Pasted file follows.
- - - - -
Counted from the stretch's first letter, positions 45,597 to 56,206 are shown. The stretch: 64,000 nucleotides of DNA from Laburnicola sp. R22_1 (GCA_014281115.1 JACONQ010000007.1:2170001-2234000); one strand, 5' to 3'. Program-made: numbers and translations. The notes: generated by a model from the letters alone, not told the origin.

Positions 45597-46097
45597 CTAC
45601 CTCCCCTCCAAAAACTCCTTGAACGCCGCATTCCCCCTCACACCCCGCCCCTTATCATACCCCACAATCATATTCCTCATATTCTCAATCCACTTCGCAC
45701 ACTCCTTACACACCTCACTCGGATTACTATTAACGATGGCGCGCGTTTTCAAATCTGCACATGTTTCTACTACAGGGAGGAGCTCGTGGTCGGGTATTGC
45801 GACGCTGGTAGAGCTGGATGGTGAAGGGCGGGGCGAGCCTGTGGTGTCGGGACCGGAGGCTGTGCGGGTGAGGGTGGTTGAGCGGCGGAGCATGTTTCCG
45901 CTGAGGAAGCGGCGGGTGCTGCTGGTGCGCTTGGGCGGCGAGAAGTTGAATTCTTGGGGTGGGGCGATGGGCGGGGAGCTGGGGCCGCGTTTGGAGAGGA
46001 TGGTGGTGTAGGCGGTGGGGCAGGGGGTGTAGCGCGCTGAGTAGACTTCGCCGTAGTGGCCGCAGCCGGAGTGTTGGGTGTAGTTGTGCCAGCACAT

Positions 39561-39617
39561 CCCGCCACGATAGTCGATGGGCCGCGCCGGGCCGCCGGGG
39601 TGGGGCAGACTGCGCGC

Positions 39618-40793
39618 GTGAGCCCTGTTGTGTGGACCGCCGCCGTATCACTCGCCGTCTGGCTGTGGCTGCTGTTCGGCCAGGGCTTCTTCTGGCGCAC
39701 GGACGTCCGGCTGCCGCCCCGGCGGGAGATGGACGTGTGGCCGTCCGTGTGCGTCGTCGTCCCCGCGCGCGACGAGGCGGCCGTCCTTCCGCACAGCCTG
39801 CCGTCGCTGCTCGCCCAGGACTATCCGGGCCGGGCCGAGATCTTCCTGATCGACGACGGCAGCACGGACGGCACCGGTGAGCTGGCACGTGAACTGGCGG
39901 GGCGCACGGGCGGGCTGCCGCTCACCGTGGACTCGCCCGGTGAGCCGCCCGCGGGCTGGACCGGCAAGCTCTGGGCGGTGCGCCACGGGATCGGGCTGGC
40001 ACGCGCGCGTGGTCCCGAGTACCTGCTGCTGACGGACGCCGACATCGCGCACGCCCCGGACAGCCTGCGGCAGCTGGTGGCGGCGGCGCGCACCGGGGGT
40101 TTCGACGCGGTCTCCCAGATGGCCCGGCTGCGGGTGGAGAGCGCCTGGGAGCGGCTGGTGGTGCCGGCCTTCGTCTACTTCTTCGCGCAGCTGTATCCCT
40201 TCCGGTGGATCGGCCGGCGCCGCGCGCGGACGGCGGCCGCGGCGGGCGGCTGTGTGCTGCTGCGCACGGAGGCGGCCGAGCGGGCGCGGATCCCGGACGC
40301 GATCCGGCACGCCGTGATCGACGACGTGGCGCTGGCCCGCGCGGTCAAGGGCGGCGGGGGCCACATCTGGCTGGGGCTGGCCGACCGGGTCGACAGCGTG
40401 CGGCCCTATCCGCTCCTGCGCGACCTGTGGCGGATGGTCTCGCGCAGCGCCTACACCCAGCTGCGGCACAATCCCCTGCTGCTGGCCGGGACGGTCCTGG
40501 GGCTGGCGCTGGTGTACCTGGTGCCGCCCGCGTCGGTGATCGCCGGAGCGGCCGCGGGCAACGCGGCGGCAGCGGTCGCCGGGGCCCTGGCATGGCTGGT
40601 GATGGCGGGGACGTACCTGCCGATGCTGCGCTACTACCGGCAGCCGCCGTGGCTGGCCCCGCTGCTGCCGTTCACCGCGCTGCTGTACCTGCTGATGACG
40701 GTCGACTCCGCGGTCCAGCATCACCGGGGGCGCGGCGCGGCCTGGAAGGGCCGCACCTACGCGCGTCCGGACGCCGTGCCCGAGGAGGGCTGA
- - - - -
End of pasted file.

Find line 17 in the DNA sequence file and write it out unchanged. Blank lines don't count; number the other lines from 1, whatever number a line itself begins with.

40001 ACGCGCGCGTGGTCCCGAGTACCTGCTGCTGACGGACGCCGACATCGCGCACGCCCCGGACAGCCTGCGGCAGCTGGTGGCGGCGGCGCGCACCGGGGGT